Ann Arbor — Way back in July, before camp had begun, Michigan coach Jim Harbaugh said he had never before coached a team with so few returning starters — five — and such an abundance of youth and inexperience.
He said then the learning and building process would take patience.
The Wolverines entered the game as enormous favorites but had to overcome two fumbles and an uneven performance by quarterback Wilton Speight and the offense. They had a second-half surge and after defeating Cincinnati, 36-14, in the home opener, Harbaugh brought up the need for patience.
Eighth-ranked Michigan is now 2-0 and relied on a heavy presence from its defense for the second straight week — the Wolverines’ defense has scored three touchdowns in two games — this time before 111,384 at Michigan Stadium on Saturday.
"You can’t experience it until you experience it,” Harbaugh said after the game. “There’s handling your emotions, handling a week of school for the first time. Being in that environment, that atmosphere, there’s nerves, there’s butterflies, and you get experience on how to handle it at some point.
“Me, I’m 53, it’s gone dead. I’m dead in here (pointing to his torso). It’s like burnt wood in terms of nervousness and butterflies and emotions that way. Guys that are doing it for the first time, or the second time even, it’s time on task. It takes experience. We got some more of that. It’s a good thing.”
Michigan coach Jim Harbaugh explains why a number of freshmen played in 36-14 victory over Cincinnati. Angelique S. Chengelis
Receivers Kekoa Crawford and Grant Perry had touchdown receptions, and the defense provided two scores, first from safety Tyree Kinnel who had a 28-yard interception return in the first quarter and then from Lavert Hill on a 24-yard interception return in the fourth. Quinn Nordin added two field goals.
Michigan finished with 414 yards, while Cincinnati had 200, including 68 yards rushing. Ty Isaac led the Wolverines running game with 133 yards on 20 carries. Crawford had 83 yards on four catches and Perry had 66 yards on four catches.
Speight was 17-of-29 for 221 yards and two touchdowns, but there were some issues. He had a glaring overthrow of wide-open Donovan Peoples-Jones on a third-and-short in the fourth quarter and poor timing on a handoff to Crawford that resulted in a fumble. He recovered his fumble in the second quarter. But also in the fourth quarter, Speight threaded a pass to Crawford on fourth-and-eight for a 20-yard gain.
In explaining his decision to go for it on fourth down, Harbaugh also discussed some of the growing pains of a young team.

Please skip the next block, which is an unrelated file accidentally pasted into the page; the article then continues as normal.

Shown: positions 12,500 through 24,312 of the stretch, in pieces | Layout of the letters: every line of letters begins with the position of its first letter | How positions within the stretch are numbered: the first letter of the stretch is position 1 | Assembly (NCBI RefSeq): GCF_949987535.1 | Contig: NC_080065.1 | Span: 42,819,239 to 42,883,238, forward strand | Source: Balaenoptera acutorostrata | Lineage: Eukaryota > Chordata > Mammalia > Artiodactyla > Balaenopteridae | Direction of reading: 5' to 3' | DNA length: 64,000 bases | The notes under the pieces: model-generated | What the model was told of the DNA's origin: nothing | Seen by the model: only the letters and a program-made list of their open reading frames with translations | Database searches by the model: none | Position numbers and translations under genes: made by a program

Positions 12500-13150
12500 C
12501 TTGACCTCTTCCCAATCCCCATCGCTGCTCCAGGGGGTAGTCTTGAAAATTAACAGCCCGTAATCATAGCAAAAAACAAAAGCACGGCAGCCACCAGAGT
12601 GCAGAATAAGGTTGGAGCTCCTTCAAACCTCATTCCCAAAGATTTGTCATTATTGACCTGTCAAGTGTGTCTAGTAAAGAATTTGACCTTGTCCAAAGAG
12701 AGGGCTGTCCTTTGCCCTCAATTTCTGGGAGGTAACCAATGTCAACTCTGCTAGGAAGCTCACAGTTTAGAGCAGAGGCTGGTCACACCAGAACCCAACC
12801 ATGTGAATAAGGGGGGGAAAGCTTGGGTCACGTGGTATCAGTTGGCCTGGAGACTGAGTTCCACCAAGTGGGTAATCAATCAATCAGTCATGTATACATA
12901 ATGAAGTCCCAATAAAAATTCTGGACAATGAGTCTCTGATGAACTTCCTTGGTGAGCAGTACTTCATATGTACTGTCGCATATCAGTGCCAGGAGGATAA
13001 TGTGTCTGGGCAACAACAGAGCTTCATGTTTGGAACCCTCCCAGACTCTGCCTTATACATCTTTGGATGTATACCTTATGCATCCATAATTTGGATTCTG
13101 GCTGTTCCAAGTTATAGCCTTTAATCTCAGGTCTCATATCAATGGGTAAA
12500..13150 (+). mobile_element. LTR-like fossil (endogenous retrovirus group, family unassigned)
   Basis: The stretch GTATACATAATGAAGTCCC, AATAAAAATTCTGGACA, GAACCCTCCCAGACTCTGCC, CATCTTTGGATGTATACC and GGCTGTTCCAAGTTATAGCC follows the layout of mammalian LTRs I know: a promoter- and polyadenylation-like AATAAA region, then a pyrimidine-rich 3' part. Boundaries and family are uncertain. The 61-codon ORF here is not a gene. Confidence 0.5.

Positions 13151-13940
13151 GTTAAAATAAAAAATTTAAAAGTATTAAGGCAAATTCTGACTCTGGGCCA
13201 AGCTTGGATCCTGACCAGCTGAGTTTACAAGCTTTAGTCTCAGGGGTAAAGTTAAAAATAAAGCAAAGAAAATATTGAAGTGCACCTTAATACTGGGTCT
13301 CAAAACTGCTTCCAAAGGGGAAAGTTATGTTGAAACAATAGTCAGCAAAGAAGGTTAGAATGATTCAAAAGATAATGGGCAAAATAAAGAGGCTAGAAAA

“The decision to go for it on fourth and eight, we were at about the 33-yard line, would have been a 51-yard field goal, punting it could have gained you only eight yards,” Harbaugh said. “Decided to take the chance there.
“There was a lot of good and there was a lot of times the screen’s going a little fuzzy and we’re not doing our assignments. The fumbles, those hurt and ball handling. Wins are tough to come by. We’re happy to have this one.”
Michigan coach discusses strategy in win over Cincinnati. Angelique S. Chengelis
The Bearcats, whose running back Mike Boone earlier in the week had said they would “shock the world”, took early advantage of an uninspired Michigan offensive performance. Cincinnati pulled within 17-14 on the first drive of the second half on an efficient 85-yard, 10-play drive that included quarterback Hayden Moore sparking the Bearcats with a 46-yard run.
Michigan’s next two possessions accumulated 7 yards on nine plays. The Wolverines broke out of their doldrums with an 80-yard, seven play scoring drive that got a boost from a 36-yard pass play from Speight to tight end Zach Gentry. Perry gave Michigan a 24-14 lead in the third quarter on a 33-yard reception.
“That was a no-huddle call where we got up to the line of scrimmage, assessed the defensive look and Grant kind of made eye contact with me knowing it was going to be open,” Speight said. “Sure enough, it was.”
“Pre-snap I thought the ball was going to go to Ian (Bunting) who was inside of me,” Perry said. “That look, that route for him had been opened most of the game. And then it cleared out. Me and Wilton made eye contact and he threw it.”
In the final seven minutes, Michigan added a safety when the punt snap sailed into the end zone, and was batted out for a 33-yard loss. And the defense added a final score when Hill intercepted Moore and returned it 24 yards for a touchdown.
Michigan led 17-7 after a first half that began with a well-executed 80-yard touchdown drive and ended with the Wolverines’ final five drives that went like this: fumble, field goal, fumble, three-and-out, punt.
After gaining 155 yards in the first quarter, the Wolverines had 17 plays for 44 yards in the second.
While much was made of the defense only returning one starter, the defense has played well in two games, holding Florida and Cincinnati to an average 196 yards and an average 39.5 yards rushing, while also adding three touchdowns.
The offense is where there have been issues, and Harbaugh said it’s not just one player.
“Guys are taking turns,” he said. “We’ve got to get into a rhythm. All 11 have gotta execute, and that’s on us as coaches and the players to evaluate what’s causing it and how to get our offense into the rhythm because we can move the ball, and we had the feeling coming out of this game we stopped ourselves on occasion. That’s a challenge for our team.”
Harbaugh will continue to draw on patience as he coaches the players.
“Some people like to say stubbornness, I like to say patience,” he said. “We’ll continue on that path. Striving for perfect. Striving for perfection, that’s the goal.”